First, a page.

- Ten Florida colleges and universities appeared on U.S. News & World Report’s global university ranking, which was released this week
- The University of Florida is the only state institution to crack the top 100, with Florida State University and the University of Miami appearing next within the top 275
- Domestically, Florida’s state university system ranks as the best in the nation due to high-achieving research efforts and low tuition rates compared to other states
Ten Florida universities appeared on U.S. News & World Report’s global university ranking released on Tuesday. The list spans 2,000 colleges and universities across 93 countries.
The University of Florida topped all schools within the state at 98th overall, followed by Florida State University (241st), the University of Miami (253rd), the University of South Florida (317th), the University of Central Florida (413th), Florida International University (468th), the Florida Institute of Technology (912th), Florida Atlantic University (1,088th), Nova Southeastern University (1,106th) and Florida A&M University (1,478th).
U.S. News examines data and metrics provided by analytics company Clarivate, including student-to-faculty ratio and volume of degrees issued, to determine where colleges place on the list. Researchers additionally utilized 13 distinct rating categories that centered on each institution’s research performance.
“The Best Global Universities rankings offer prospective students a valuable resource for exploring higher education options outside of their home country,” Robert Morse, chief data strategist at U.S. News, said in a news release. “Over the past nine years, these rankings have expanded to include more schools and more subjects, while maintaining a consistent focus on institutions that prioritize academic research.”
Many of Florida’s higher education institutions have taken steps to further research initiatives and consequentially rise in national and global rankings, highlighted by The University of Florida (UF) surpassing $1 billion in research spending for the first time.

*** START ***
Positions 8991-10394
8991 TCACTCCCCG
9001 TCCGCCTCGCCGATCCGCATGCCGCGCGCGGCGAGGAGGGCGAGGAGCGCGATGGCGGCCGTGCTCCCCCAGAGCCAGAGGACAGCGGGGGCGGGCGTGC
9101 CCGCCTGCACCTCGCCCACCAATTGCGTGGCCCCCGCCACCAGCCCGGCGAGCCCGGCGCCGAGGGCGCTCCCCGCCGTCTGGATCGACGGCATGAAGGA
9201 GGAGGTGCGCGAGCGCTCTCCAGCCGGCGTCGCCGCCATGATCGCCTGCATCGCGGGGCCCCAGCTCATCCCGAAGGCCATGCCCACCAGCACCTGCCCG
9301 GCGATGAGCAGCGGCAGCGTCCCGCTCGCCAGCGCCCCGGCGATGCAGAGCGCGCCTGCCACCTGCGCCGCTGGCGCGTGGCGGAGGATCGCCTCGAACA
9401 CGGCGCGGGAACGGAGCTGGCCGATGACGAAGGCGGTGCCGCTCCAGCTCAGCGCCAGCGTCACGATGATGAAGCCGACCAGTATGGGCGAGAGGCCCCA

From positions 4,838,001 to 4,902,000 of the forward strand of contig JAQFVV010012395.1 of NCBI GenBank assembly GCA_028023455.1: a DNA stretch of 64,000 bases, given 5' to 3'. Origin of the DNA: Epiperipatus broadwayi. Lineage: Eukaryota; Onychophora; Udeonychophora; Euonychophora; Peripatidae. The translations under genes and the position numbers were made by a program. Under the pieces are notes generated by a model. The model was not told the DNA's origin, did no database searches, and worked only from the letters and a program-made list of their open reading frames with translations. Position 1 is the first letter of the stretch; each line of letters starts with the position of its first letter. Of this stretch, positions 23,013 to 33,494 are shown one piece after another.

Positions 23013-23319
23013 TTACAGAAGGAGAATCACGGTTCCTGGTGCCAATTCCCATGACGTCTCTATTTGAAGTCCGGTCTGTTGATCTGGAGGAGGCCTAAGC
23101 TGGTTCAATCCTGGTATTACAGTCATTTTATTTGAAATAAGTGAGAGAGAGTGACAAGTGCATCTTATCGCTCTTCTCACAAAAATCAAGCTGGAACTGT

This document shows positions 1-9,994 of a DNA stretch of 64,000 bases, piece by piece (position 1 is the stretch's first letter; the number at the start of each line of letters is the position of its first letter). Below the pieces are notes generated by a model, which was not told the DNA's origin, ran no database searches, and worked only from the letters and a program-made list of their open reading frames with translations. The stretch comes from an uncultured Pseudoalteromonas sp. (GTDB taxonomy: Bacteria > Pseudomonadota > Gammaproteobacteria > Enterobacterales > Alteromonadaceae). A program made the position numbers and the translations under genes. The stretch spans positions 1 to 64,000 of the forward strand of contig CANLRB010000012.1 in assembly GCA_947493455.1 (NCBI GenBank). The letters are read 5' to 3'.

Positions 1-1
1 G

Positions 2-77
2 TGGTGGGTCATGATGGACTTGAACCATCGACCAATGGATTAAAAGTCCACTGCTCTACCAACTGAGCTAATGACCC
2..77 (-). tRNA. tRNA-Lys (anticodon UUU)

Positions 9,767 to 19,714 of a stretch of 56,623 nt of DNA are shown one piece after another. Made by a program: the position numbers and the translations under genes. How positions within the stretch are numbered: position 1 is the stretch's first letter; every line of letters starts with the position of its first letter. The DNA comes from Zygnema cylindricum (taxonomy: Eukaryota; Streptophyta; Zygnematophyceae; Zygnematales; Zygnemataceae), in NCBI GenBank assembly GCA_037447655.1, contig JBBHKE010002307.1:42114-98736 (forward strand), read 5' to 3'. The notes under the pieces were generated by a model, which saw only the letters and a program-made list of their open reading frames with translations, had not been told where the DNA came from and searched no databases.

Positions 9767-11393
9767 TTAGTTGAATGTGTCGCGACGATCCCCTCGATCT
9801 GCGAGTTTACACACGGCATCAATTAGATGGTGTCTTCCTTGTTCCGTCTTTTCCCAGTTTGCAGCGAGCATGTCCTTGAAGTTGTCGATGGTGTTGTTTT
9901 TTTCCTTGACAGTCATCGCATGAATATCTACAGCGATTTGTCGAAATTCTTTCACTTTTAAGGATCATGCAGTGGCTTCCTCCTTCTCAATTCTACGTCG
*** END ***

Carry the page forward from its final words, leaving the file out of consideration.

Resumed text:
Nearly half of the research occurred in the six colleges of UF Health, led by the College of Medicine in Gainesville and Jacksonville with $347 million, the College of Public Health & Health Professions with $34.5 million, the College of Veterinary Medicine with $32.1 million, the College of Pharmacy with $31.4 million, the College of Dentistry with $17.2 million, and the College of Nursing with $5 million.
Meanwhile, Florida State University and the University of Miami, the next two highest-spending research schools in the state, both spend between $325 million and $350 million on research, respectively, according to the economic reports of both schools.
Domestically, Florida’s university system ranks as the best in the nation, largely due in part to its relative affordability and high-ranking institutions.
“Florida schools are some of the best in the nation, and these rankings show that our investments in higher education and our focus on providing an affordable, quality education are paying off,” said Gov. Ron DeSantis. “I am especially proud that we have not allowed tuition increases since I have been Governor, making higher education in Florida as affordable as virtually anywhere in the nation.”